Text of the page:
FV432

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FV432
GKN-Sankey FV432 pic5.JPG
FV432 at the 2012 War and Peace Show
Type Armoured personnel carrier
Place of origin United Kingdom
Production history
Manufacturer GKN Sankey
Specifications
Weight 15 tons (15.3 t)
Length 5.25 m
Width 2.8 m
Height 2.28 m
Crew 2 + 10 troops

Armour 12.7 mm max
Main
armament
7.62 mm L7 GPMG
Secondary
armament
smoke dischargers
Engine Rolls-Royce K60 multi-fuel
240 hp
Power/weight 15.7 hp/tonne
Suspension torsion-bar, 5 road wheels
Operational
range
580 km
Speed 32 mph (52 km/h)

The FV432 is the armoured personnel carrier variant of the British Army's FV430 series of armoured fighting vehicles. Since its introduction in the 1960s, it has been the most common variant, being used for transporting infantry on the battlefield. In the 1980s, almost 2,500 vehicles were in use, with around 1,500 now remaining in operation - mostly in supporting arms rather than front-line infantry service.

Although the FV432 Series was to have been phased out of service in favour of newer vehicles, such as the Warrior and the CVR(T) series, they are now gradually being upgraded to extend their service into the next decade.[citation needed]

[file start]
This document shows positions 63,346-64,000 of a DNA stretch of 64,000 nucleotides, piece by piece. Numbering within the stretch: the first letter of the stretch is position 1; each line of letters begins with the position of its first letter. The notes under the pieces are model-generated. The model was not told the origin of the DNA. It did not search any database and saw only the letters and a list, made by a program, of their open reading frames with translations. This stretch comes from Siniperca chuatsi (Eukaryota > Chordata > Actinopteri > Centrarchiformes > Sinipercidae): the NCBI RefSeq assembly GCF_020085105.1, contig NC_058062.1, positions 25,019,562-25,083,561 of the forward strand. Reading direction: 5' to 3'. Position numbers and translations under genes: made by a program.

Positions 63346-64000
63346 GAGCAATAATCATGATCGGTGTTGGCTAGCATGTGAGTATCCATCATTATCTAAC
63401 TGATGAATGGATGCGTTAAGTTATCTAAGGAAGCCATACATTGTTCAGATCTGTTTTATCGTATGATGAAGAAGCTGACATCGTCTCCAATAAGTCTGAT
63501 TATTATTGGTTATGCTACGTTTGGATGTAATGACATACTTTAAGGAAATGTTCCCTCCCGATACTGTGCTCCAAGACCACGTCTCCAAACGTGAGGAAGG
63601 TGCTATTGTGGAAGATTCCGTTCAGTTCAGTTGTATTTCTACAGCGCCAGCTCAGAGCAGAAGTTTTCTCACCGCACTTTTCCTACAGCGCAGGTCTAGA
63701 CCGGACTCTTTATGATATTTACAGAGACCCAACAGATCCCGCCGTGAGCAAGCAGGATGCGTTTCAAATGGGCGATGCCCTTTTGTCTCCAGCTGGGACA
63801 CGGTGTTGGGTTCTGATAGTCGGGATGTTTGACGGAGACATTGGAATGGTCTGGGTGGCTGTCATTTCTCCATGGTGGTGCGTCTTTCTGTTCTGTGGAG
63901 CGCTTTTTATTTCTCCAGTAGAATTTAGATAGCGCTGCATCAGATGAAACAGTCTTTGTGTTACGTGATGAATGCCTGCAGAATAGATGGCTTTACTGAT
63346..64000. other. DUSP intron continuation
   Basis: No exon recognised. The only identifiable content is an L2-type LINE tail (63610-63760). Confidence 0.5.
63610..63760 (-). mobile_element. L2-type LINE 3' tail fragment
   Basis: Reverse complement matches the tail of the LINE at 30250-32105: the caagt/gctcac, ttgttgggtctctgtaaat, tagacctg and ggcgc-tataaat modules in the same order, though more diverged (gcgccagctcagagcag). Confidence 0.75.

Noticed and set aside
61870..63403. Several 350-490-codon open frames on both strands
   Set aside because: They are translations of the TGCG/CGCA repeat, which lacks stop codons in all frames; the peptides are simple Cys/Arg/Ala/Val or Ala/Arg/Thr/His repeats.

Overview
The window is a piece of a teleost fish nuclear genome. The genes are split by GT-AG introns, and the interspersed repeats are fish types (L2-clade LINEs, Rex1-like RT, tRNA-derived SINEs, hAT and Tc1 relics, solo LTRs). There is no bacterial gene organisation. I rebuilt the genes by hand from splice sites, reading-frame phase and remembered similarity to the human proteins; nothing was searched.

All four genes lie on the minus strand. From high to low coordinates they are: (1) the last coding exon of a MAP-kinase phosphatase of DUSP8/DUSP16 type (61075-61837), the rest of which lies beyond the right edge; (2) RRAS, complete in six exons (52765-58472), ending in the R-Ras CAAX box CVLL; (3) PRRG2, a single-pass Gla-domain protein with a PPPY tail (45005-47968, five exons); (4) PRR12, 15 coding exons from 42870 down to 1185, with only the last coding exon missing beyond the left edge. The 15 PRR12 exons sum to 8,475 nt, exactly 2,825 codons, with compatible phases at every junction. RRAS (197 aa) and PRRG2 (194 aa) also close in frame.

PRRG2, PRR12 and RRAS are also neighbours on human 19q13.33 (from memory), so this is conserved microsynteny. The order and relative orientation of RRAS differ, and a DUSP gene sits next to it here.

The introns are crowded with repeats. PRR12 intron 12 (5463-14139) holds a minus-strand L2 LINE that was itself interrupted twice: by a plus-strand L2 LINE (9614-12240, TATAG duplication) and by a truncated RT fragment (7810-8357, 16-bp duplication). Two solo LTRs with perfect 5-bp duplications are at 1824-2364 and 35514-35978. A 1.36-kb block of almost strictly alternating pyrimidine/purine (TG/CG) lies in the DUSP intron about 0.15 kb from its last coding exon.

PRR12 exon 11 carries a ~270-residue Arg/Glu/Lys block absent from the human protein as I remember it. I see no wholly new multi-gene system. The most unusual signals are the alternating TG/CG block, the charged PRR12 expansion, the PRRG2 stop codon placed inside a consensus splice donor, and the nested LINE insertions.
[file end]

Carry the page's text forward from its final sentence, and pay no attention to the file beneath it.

In light of the army's need for additional armoured vehicles in the Afghan and Iraqi theatres, the Ministry of Defence announced in August 2006 that an extra 70 vehicles would be upgraded by BAE Systems in addition to the 54 already ordered as part of their force protection initiative. The improvements take the form of an engine upgrade, a new steering unit and a new braking system, as well as improvement in armour protection to a level similar to that of the Warrior. In addition, plates lined with Kevlar have been added to the bottom hull. This is intended to provide better protection against improvised explosive devices. It is intended that these FV432s will free up the Warrior vehicles for provision of reserve firepower status and/or rotation out of theatre. The updated version is called the Bulldog.

History[edit]

The FV432 was designed to be the armoured personnel carrier in the FV430 series. Production started in 1962 by GKN Sankey and ended in 1971, after constructing approximately 3,000 vehicles.[citation needed]

The FV432 is an all-steel construction. The FV432 chassis is a conventional tracked design with the engine at the front and the driving position to the right. Directly behind the driver position is the vehicle commander's hatch. There is a large round opening in the passenger compartment roof, which has a split hatch, and a side-hinged door in the rear for loading and unloading. As in many designs of its era, there are no firing ports for the troops carried - British Army doctrine has always been to dismount from vehicles to fight, unlike Russian infantry fighting vehicles that largely incorporate ports. The passenger compartment has five seats on either side - these fold up to provide a flat cargo space.